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Association of locally owned restaurants working together

A group of Sudbury restaurateurs are working past their natural culinary competitiveness and working together to protect their interests, and give back to the community.
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Members include (from left) Mark Gregorini, Carole Fougeres, Chuck Barbeau and Leslie Moutsatsos.

A group of Sudbury restaurateurs are working past their natural culinary competitiveness and working together to protect their interests, and give back to the community.

In September 2014, P&M Kouzzina’s owner, George Moutsatsos, was visiting a fellow restaurateur when they decided to do something about a common problem they’d been facing: “getting lost in the limelight of the big places.”

“We wanted to create an association of independent, local restaurants, to shine our light about,” said Leslie Moutsatsos, P&M’s co-owner.

“We have a lot of talent in this city, especially in the independent restaurant scene. Unfortunately, we seem to get overshadowed by big box businesses, so this is a way to show our community that we have much more. SHARE (Sudbury Hospitality Association of Restaurant Entrepreneurs) is also about building relationships with organizations and foundations by giving back to the community through fundraising events,” said Mark Gregorini, member and owner of Ristorante Verdicchio.

SHARE was officially launched in 2014 and has 11 members, from a whiskey bar to pizza joints.

Part of the not-for-profit association’s mandate is to give back to the community. They launched Localicious to accomplish this. The biannual event has each restaurant feature a set price menu, with a portion of the proceeds going to the NEO Kids Foundation. Since they started, they’ve raised over $28,000 for the organization.

But Localicious has other goals as well.

“It’s two or threefold,” said Moutsatsos. “It brings awareness to us, it offers value to guests, and it gives back to the community.”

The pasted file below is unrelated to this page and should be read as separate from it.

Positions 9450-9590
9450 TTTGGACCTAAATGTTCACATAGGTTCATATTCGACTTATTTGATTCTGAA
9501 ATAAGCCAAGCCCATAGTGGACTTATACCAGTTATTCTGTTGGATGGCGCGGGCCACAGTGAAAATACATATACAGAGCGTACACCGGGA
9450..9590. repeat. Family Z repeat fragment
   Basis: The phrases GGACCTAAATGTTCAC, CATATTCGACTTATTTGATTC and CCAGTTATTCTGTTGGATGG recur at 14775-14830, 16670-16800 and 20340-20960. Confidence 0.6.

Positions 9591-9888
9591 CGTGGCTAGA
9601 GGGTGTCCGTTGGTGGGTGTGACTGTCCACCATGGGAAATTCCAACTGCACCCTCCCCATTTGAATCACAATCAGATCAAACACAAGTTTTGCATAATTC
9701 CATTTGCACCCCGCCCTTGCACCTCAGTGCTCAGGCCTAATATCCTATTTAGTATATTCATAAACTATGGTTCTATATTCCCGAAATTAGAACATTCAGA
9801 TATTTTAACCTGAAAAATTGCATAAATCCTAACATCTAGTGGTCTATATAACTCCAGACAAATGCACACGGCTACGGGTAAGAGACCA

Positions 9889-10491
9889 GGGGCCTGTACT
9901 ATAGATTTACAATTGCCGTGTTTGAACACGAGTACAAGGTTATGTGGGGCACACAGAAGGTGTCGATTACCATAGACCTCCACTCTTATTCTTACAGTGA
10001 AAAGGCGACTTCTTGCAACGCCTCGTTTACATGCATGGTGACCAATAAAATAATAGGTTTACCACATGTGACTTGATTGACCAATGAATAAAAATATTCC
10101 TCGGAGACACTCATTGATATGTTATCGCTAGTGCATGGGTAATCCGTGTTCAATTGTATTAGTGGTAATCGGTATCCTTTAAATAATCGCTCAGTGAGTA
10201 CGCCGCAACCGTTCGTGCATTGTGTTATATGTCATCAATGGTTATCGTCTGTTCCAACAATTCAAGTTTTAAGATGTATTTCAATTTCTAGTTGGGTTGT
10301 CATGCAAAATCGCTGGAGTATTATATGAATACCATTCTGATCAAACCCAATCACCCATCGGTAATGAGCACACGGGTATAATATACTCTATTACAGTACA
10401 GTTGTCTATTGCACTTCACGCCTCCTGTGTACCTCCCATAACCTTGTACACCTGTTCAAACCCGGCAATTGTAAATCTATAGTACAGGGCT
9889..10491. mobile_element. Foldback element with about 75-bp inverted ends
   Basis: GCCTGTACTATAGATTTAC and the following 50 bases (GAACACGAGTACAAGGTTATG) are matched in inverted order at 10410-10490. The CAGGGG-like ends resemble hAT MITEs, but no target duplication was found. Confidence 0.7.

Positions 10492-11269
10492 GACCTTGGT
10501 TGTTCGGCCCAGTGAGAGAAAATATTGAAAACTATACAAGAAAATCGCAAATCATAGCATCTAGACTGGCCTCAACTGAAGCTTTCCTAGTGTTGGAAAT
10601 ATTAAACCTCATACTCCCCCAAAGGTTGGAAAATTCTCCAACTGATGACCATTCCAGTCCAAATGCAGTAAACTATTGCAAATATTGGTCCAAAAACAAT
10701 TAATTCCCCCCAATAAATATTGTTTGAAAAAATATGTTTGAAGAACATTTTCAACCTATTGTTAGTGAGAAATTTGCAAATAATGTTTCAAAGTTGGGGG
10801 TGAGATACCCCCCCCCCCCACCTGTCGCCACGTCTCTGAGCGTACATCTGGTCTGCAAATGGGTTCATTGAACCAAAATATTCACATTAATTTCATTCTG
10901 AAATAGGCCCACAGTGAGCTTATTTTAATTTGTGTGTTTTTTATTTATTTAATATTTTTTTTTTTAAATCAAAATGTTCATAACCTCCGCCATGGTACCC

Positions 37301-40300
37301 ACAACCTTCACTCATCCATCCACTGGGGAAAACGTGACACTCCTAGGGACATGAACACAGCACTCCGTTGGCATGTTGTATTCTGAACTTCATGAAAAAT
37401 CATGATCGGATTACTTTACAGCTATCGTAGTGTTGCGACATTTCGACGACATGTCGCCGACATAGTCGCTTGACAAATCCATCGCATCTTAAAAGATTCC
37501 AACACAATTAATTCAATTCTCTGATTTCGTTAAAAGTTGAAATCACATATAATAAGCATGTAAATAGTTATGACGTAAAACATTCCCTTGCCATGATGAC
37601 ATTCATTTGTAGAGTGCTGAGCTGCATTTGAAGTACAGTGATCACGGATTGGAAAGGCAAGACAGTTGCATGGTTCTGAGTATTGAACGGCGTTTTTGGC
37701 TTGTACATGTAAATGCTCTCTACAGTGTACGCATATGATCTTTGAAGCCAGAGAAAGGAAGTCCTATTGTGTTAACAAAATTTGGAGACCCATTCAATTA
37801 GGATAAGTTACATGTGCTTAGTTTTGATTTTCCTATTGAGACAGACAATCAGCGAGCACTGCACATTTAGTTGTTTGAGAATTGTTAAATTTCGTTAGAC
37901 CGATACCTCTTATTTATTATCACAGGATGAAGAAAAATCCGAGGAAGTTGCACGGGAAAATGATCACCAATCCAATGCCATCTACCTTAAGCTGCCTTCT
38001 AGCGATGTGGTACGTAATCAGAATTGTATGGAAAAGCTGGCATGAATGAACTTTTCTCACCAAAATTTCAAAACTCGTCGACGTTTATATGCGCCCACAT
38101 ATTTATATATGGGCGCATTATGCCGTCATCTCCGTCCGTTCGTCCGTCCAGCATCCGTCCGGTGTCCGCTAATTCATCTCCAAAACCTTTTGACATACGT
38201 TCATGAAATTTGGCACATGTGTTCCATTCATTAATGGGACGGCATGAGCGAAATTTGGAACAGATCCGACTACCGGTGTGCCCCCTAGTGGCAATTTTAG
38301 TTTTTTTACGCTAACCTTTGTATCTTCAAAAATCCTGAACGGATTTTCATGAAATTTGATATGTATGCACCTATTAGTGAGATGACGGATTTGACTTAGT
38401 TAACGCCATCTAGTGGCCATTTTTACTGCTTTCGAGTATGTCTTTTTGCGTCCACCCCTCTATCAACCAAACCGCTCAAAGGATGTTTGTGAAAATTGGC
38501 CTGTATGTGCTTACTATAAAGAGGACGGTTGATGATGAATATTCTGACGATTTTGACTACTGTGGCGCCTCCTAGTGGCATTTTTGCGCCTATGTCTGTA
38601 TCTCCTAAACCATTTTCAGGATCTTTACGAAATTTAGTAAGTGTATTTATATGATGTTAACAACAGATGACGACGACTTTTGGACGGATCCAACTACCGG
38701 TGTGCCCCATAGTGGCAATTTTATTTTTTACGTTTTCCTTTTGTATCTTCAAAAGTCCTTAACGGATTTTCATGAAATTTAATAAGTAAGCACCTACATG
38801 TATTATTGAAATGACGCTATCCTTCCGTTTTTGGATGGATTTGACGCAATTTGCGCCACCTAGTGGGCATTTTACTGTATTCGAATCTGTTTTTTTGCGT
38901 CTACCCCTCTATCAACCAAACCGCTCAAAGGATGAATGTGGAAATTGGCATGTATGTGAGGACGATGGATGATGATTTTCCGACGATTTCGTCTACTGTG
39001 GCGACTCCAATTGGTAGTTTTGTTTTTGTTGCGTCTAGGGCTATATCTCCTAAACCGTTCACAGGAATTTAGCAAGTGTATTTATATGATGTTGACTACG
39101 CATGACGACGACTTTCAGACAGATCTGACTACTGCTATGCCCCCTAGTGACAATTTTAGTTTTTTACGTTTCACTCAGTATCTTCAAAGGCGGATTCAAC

Importantly, the event brings awareness to the restaurants during their down seasons, mid-fall, and in the weeks after Christmas. Moutsatsos said that people in Northern Ontario are especially unwilling to leave their houses and get out to restaurants in the colder seasons, but that the novelty of the event has kept the restaurants busier, helping boost the local industry in quieter times.

Moutsatsos said that the association has also allowed for conversations between restaurateurs on common issues like staffing, hiring, supplier issues and maintenance.

There is talk that the members could use their numbers to share the cost of services like advertising and bulk purchasing.

“We could access good deals, and buy in bulk together over the next few years,” said Moutsatsos. “The costs are astronomical in our business.”

However, these ideas are just ideas for now, until they gain more members and more experience.

“We’re still in our infancy; we’re all kind of figuring this out on our own,” said Moutsatsos.

SHARE is actively looking to expand and is accepting applications and interest from other local restaurateurs.

“There are only so many ways you can cut the pie, so you might as well stand together,” said Moutsatsos.



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